Can this easy money hack help you avoid overspending?

Money management is tough. This money hack offers realistic advice that demonstrates the benefits of mindful thinking when spending and saving your money.

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In my new book, Refinery29 Money Diaries, I talk a lot about figuring out how to afford the life you want, and that includes saving for future you (that's not necessarily "retirement" you, but also "5-years-from-now" you). Every financial advisor I've ever talked to will recommend you set aside 20% of your salary for those future goals, but in reality, it can be hard to save that much when you've got to pay rent and your student loans and, you know, have a life. How do you prioritize what you want right now with what you might want in the future?

Manisha Thakor, a financial advisor, author, and founder of Money Zen, has a 3-step process she calls joy-based spending, which can help you become more mindful with your money. In the book, we walk readers through all 3 steps. But today, I want to give you a peek at step 1: The Highlighter Test.

The idea is that you track your spending for a certain period of time—Manisha recommends a month, but even a weekend will work. You don't necessarily even have to be writing down every purchase—it can be as simple as writing down your major bills (mortgage/rent, car loans, student loans, utilities) and printing out your most recent credit card statements. Then grab a highlighter and start highlighting any expense that doesn't make you do a happy dance.

The idea is that by the time you've gone through a month's worth of spending, you'll find areas where you can make changes without feeling like you're making a sacrifice.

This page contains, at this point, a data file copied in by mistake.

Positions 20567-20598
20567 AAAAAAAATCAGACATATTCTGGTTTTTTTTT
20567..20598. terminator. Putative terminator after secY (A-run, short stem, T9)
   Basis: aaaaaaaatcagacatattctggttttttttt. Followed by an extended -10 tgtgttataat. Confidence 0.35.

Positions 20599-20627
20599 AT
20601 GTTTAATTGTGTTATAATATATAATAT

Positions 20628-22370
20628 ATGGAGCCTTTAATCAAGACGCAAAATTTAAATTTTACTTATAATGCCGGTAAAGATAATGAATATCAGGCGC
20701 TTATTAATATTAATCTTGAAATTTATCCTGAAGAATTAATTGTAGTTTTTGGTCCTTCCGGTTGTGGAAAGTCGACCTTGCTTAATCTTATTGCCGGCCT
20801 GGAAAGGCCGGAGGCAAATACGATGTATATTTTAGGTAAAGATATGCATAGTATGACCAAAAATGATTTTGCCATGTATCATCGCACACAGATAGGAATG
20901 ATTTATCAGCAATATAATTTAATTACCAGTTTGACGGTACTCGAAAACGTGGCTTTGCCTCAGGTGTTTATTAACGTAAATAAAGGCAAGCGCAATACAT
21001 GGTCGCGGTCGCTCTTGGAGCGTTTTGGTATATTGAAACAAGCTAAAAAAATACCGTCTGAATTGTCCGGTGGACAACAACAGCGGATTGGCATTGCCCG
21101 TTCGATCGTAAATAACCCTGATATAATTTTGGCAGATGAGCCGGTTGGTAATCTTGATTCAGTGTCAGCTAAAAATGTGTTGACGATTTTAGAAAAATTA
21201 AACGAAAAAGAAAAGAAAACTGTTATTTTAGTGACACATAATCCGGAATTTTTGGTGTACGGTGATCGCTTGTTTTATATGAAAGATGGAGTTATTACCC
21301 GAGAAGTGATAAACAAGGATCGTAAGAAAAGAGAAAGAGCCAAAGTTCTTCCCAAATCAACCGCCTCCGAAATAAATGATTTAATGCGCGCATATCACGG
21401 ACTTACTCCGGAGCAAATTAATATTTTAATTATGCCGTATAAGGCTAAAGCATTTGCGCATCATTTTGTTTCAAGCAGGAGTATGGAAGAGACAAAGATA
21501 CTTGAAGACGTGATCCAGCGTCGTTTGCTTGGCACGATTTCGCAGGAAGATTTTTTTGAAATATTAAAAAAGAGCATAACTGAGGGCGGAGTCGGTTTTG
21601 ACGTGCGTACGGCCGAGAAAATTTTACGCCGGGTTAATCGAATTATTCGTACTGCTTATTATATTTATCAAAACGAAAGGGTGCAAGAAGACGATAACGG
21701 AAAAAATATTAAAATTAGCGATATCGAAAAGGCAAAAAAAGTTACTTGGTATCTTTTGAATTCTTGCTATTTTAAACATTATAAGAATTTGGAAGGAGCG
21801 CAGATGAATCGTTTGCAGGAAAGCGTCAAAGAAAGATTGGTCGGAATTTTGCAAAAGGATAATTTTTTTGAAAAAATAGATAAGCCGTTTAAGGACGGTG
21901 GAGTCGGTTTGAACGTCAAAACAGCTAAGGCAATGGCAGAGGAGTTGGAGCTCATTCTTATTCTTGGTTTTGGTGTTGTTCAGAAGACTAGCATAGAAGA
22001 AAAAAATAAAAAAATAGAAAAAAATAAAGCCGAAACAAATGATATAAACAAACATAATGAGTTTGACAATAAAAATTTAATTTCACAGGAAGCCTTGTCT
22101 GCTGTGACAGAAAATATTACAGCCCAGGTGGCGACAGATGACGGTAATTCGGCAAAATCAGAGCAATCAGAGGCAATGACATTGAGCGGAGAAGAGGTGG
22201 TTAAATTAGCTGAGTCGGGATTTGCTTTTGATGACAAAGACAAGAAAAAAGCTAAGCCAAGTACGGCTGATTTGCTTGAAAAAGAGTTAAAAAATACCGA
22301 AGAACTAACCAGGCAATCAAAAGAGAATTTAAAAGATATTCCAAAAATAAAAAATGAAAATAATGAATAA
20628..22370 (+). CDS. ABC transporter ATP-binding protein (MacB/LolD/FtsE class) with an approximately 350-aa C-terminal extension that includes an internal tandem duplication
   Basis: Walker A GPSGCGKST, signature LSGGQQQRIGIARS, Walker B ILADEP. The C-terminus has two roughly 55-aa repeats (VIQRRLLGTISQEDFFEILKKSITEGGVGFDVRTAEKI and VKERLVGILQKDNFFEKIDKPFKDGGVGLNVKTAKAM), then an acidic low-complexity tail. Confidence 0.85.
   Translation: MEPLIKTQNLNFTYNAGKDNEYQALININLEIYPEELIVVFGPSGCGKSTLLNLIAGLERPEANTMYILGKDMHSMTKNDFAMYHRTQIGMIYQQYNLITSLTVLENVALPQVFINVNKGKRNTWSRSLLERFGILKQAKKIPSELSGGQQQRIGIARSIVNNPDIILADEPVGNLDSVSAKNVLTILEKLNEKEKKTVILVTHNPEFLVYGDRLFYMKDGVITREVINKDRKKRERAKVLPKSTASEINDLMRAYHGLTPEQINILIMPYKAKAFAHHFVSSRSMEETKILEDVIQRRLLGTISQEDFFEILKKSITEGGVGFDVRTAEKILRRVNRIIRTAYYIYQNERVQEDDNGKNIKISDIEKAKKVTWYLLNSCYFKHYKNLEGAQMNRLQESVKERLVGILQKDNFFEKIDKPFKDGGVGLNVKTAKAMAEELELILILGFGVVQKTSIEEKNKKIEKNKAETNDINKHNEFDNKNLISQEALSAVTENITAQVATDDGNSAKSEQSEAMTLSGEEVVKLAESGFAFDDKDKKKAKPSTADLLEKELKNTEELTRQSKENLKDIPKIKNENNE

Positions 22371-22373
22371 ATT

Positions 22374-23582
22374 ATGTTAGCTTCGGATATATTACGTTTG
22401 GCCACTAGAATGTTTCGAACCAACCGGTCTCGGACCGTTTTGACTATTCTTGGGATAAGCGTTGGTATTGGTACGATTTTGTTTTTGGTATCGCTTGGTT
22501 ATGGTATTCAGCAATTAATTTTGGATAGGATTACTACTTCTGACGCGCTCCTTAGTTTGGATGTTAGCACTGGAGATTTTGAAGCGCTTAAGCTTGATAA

Want to see what a Highlighter Test looks like in real life? We had a reader take the test and share a month's worth of her spending with us. (She tracked her spending in December 2017.)

BIO: I'm a special-education teacher. I teach basic literacy skills to students with reading disabilities. In Connecticut, I am what's called a certified dyslexia practitioner, and I do some extra tutoring on the side as well as consultation for parents who have students with disabilities.
Industry: Education
Age: 27
Location: South Windsor, CT
Salary: $61,705 (plus transportation reimbursement and extended detention duty (varies) and ~$360 a week for tutoring/consultation)
Paycheck amount (22 times a year): $2,125.21
Partner's Salary: $0 (With my full support, my boyfriend quit his job at the end of the summer to focus on finishing up school on time. He's going for a degree in electrical engineering. We made the decision that I would cover all of the bills until he gets a full-time job. We keep close track of his expenses on a spreadsheet, and he will pay back any of his personal spending. We are planning to get engaged later this year and have decided that once we're married, we will have separate bank accounts but will each deposit an equal amount toward a joint bank account to be used for household expenses. I bought the house myself, over a year and a half ago, but we searched for homes together as we'd already been cohabiting for 6 months prior to that. I made sure that if we ever ended our relationship, I could still afford the home on my own. He's extremely handy around the house and has saved me close to $5,000, by my count, in repairs and upgrades.)

Monthly expenses

Mortgage: $2,069.68 for a 15-year mortgage
Loan payments: None. I am extremely fortunate in that whatever scholarships didn't cover, my grandmother covered for me.
Utilities: Varies, but about $200 a month
Transportation: About $40 a month. My commute's mercifully short.
Internet: $90
Cell phone: $0 (My parents won't let me pay for my portion of the family cell phone plan.)
Health insurance: $34.56 for health and $6.21 for dental, taken biweekly
Savings: $600 (automatically taken out of my checking account and put into a high-yield savings)
Teacher Union Dues: $42.65
Teachers' Retirement Board: $210.94 for 7% contribution

General financial info

Savings: Just under $17,000
Debt: ~$204,000. Scary number. That includes my house ($189,000), car ($11,500), credit card ($1,200, but I always pay it off in full each month), $2,000 (TV/surround sound system)
Total spent in December 2017: $5,323.63

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Article copyright 2018 by Refinery29. Reprinted from the September 20, 2018 issue with permission from Refinery29.
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